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UBE3B is a mitochondria-associated E3 ubiquitin ligase whose activity is modulated by its interaction with Calmodulin to respond to oxidative stress

Braganza, Andrea (2015) UBE3B is a mitochondria-associated E3 ubiquitin ligase whose activity is modulated by its interaction with Calmodulin to respond to oxidative stress. Doctoral Dissertation, University of Pittsburgh. (Unpublished)

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Recent genome-wide studies found that patients with hypotonia, developmental delay, intellectual disability, congenital anomalies, characteristic facial dysmorphic features, and low cholesterol levels suffer from Kaufman oculocerebrofacial syndrome (also reported as blepharophimosis-ptosis-intellectual disability syndrome). The primary cause of Kaufman oculocerebrofacial syndrome (KOS) is autosomal recessive mutations in the gene UBE3B. However, to date, there are no studies that determine the cellular or enzymatic function of UBE3B. Here we report that UBE3B is a mitochondria-associated protein with HECT E3 ubiquitin ligase activity. Mutating the catalytic cysteine (C1036A) or deleting the entire HECT domain (aa758-1068) results in loss of UBE3B’s ubiquitylation activity. Knockdown of UBE3B in human cells results in changes in mitochondrial morphology, a decrease in mitochondria volume and an increase in mitochondrial oxidative stress. We also discovered that UBE3B strongly interacts with calmodulin (CaM) via the N-terminal IQ domain of UBE3B. Deletion of the IQ domain (aa29-58) results in loss of calmodulin binding. We also found that in vitro changes in the concentration of calcium resulted in decreased the interaction between UBE3B and CaM. In both these cases we saw an increase in the ubiquitylation activity of UBE3B. These studies are the first to demonstrate that UBE3B is an E3 ubiquitin ligase. Further, the changes in the interaction between UBE3B and calmodulin implicate a role for calcium signaling in mitochondrial protein ubiquitylation and turnover in the cell.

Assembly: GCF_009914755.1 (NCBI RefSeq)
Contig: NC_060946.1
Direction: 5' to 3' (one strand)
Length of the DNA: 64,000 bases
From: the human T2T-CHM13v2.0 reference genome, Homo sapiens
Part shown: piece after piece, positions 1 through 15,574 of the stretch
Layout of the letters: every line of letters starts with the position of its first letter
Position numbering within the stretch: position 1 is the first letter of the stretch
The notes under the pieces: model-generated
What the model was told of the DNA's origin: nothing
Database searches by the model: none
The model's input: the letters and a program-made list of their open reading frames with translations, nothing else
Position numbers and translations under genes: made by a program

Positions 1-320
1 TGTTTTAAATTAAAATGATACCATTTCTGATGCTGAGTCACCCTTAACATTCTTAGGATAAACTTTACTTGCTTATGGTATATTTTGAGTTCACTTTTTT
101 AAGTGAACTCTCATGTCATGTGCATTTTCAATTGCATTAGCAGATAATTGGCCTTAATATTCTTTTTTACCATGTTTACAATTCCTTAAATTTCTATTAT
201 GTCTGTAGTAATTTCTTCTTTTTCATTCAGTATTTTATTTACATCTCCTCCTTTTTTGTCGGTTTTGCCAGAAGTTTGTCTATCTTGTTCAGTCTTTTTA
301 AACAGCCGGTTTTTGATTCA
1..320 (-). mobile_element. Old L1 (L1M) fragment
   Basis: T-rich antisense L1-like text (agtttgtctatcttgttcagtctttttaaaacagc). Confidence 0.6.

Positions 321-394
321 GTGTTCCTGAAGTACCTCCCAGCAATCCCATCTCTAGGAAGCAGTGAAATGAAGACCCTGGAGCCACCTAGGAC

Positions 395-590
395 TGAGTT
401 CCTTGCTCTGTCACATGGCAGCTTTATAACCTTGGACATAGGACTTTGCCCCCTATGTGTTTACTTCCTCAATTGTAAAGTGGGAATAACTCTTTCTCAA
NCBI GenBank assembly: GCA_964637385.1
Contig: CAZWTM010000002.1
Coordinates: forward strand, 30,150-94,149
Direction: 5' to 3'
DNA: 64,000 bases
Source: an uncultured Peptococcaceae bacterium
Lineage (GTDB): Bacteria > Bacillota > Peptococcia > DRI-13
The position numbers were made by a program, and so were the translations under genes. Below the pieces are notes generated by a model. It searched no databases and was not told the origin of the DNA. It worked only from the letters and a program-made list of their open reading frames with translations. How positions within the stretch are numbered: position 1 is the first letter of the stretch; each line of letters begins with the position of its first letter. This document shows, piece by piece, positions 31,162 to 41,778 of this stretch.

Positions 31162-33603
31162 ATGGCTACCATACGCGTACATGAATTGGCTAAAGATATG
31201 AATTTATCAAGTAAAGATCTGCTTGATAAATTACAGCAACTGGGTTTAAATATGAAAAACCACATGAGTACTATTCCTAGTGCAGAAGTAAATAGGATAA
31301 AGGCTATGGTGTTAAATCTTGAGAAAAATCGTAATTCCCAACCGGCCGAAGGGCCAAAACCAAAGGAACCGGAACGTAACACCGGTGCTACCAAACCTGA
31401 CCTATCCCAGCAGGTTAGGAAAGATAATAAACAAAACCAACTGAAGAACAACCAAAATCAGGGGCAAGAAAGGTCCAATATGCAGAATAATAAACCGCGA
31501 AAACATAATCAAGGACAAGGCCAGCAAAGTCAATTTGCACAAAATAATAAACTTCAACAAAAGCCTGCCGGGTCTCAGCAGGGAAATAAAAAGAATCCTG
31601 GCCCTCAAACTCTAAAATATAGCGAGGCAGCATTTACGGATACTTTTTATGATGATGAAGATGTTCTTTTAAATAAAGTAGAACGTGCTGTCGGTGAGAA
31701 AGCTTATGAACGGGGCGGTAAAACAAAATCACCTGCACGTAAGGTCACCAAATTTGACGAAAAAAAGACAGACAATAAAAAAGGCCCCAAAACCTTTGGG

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Item Type: University of Pittsburgh ETD
Status: Unpublished
CreatorsEmailPitt UsernameORCID
Braganza, Andreaacb80@pitt.eduACB80
ETD Committee:
TitleMemberEmail AddressPitt UsernameORCID
Committee ChairShiva, Srutisss43@pitt.eduSSS43
Thesis AdvisorSobol, Robert W.rws9@pitt.eduRWS9
Committee MemberFreeman, Bruce A.freerad@pitt.eduFREERAD
Committee MemberHu, Jinghuj3@upmc.eduJIH25
Committee MemberBrodsky, Jeffrey L.jbrodsky@pitt.eduJBRODSKY
Committee MemberBerman, Sarahbermans@upmc.eduSBB12
Date: 28 September 2015
Date Type: Publication
Defense Date: 21 August 2015
Approval Date: 28 September 2015
Submission Date: 19 September 2015
Access Restriction: 5 year -- Restrict access to University of Pittsburgh for a period of 5 years.
Number of Pages: 213
Institution: University of Pittsburgh
Schools and Programs: School of Medicine > Pharmacology and Chemical Biology
Degree: PhD - Doctor of Philosophy
Thesis Type: Doctoral Dissertation
Refereed: Yes
Uncontrolled Keywords: Ubiquitylation, degradation, calcium, reactive oxygen species, stress, mitochondria, calmodulin, intellectual disabilities, UBE3B
Date Deposited: 28 Sep 2015 12:01
Last Modified: 19 Dec 2016 14:42


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